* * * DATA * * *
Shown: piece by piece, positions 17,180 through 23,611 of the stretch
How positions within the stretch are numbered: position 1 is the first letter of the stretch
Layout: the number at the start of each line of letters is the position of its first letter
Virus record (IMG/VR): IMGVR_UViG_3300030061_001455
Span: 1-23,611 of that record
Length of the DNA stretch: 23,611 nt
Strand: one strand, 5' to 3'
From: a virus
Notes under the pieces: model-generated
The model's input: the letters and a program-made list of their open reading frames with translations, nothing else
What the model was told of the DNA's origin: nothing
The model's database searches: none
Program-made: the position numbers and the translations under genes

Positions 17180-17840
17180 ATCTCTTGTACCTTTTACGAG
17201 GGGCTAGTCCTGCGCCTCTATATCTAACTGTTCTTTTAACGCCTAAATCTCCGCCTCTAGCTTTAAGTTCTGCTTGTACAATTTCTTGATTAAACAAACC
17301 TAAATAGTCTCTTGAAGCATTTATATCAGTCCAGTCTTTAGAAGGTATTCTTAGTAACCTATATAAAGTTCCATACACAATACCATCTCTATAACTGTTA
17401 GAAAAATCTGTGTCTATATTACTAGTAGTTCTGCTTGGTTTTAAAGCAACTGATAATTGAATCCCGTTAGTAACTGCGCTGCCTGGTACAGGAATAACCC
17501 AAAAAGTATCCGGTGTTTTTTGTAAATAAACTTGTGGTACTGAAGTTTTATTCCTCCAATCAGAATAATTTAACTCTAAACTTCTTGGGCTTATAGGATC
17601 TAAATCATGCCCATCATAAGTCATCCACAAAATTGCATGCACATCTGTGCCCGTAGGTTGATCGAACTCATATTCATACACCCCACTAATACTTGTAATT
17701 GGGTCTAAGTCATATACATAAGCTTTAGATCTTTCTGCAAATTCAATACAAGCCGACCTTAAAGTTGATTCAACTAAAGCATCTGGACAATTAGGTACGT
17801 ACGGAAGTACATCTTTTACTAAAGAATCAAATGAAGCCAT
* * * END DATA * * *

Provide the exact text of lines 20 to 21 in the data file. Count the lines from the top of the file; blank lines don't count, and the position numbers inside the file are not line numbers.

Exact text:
17601 TAAATCATGCCCATCATAAGTCATCCACAAAATTGCATGCACATCTGTGCCCGTAGGTTGATCGAACTCATATTCATACACCCCACTAATACTTGTAATT
17701 GGGTCTAAGTCATATACATAAGCTTTAGATCTTTCTGCAAATTCAATACAAGCCGACCTTAAAGTTGATTCAACTAAAGCATCTGGACAATTAGGTACGT